issues; this pill was tested on pregnant animals and showed no issues unless taken at high doses(ProCon). About ninety-two percent of trials that pass with animals fail during human trials (Ulrich). While I have given you facts let’s talk about the morality of animal testing. Noone wants to hurt animals, well anyone with a heart but these test can deprive animals of food and water, expose them to diseases, expose chemicals that can burns and irritation(“About..”). The few exceptions of people…

    Words: 1375 - Pages: 6
  • Health Benefits Of Animal Testing

    What is animal testing used for and why? Animal testing is used and required by the United States government to test the safety of drugs, chemicals, cosmetics, and various consumer products. Additionally, animals are commonly used in the practice of medical and military training. Government agencies that heavily rely on animal testing are the U.S. Military, the U.S. Environmental Protection Agency (EPA) , the Food and Drug Administration (FDA), the Department of Transportation (DOT), and the…

    Words: 897 - Pages: 4
  • Guinea Pig Meaning

    The common idiomatic expression “be the guinea pig” has a controversial and deeper meaning behind it that many people don’t even realize. In society, we use the guinea pig as a symbol of being the first to try something, typically a dangerous task or unpalatable concoction. No one wants to be the guinea pig. When our friend tries an unknown food and it turns out to be delicious, there is a beneficial outcome to them being the guinea pig. Other people then eat the food and it becomes a learning…

    Words: 2211 - Pages: 9
  • Argumentative Essay: Is Animal Experimentation Justified?

    Is animal experimentation justified? Some say yes, while the other side says no. Those that oppose animal experimentation argue that animals have their own unalienable rights and should not be tortured for our benefit. However, diseases such as smallpox, Polio, tuberculosis, and meningitis are not nearly as common as they were in previous times. Diseases that were thought to be incurable such as cancer and AIDS are slowly becoming vulnerable to new medicine that is being tested. Advocates of…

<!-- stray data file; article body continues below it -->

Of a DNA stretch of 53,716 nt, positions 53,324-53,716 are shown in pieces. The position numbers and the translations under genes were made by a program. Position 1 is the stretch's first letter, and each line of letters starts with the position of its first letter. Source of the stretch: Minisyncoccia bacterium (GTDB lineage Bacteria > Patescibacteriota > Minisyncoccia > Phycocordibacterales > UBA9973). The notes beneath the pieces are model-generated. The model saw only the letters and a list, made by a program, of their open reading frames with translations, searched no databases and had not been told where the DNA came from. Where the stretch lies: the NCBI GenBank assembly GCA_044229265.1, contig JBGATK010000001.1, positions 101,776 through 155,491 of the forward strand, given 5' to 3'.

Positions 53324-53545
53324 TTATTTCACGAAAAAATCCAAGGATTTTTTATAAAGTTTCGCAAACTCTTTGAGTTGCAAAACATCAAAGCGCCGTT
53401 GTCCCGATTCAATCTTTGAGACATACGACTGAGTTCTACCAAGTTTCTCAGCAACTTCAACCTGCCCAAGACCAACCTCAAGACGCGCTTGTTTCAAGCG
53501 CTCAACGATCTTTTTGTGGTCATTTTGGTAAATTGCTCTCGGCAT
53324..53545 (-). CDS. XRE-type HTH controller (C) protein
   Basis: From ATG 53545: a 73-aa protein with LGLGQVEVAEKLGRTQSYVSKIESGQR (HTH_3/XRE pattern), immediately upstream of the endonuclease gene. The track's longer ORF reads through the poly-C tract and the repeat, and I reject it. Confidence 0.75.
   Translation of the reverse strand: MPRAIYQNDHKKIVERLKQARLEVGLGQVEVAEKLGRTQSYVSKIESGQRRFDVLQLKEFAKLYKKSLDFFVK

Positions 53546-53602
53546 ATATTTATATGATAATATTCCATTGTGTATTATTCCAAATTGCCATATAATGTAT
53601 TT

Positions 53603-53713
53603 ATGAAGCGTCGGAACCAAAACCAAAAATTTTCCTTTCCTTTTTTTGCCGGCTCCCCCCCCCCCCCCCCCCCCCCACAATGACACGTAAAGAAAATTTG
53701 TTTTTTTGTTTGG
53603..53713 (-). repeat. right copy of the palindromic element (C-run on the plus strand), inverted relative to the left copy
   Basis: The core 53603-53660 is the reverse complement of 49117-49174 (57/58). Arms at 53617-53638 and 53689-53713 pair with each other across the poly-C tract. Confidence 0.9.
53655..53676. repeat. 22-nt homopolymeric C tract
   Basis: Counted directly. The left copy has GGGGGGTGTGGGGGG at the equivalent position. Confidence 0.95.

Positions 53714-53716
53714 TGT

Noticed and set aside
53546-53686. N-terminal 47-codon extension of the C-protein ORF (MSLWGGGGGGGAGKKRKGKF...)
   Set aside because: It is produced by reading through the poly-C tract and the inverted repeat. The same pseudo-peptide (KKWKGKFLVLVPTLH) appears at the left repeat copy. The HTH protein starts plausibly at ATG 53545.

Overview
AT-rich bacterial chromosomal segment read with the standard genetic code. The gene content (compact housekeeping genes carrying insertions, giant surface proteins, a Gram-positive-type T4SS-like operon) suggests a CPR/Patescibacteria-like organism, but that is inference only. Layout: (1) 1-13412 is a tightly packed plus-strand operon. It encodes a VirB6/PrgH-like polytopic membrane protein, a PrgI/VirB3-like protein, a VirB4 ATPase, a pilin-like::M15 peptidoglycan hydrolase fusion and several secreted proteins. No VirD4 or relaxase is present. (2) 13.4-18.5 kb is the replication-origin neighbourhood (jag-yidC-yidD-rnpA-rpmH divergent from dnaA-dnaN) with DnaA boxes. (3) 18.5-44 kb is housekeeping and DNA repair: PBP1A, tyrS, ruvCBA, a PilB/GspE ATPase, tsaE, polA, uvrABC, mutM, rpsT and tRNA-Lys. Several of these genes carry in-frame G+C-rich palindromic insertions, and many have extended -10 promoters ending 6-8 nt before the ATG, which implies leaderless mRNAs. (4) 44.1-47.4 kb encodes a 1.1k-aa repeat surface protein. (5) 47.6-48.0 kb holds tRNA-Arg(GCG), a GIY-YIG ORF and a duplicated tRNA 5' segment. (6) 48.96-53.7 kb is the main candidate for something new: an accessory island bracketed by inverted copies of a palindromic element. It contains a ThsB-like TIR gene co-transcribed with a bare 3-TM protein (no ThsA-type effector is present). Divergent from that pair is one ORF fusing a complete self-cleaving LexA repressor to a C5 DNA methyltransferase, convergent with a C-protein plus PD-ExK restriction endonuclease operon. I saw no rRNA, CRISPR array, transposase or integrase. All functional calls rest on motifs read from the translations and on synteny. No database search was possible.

Words: 572 - Pages: 3
  • Animal Testing Is Wrong Essay

    Is Animal Testing Wrong? In the current discussions of animal testing, an important argument has been whether or not animal testing is wrong, considering that animals have feelings. One viewpoint is that using animals for testing is completely okay and important in human survival. From this idea, many people such as Heloisa Sabin believe that “without animal research, polio would still be claiming thousands of lives each year” (158). Basically, Sabin is stating that sacrificing animals for…

    Words: 1364 - Pages: 6
  • Animal Experimentation In Ancient Greece

    reduced the risk rate of dangerous products, and finally the individual benefits of animal experimentation such as money or self-approved beauty. Ancient Greece was unbearably strict upon dissection, this taboo concerning physicians limited the studies taken place in anatomical studies, which inevitably limited the advances in medicine, however the introduction of animal experimentation took the spotlight. Prominent physicians in ancient Greece performed “vivisections” physicians; Alcmaeon of…

    Words: 751 - Pages: 4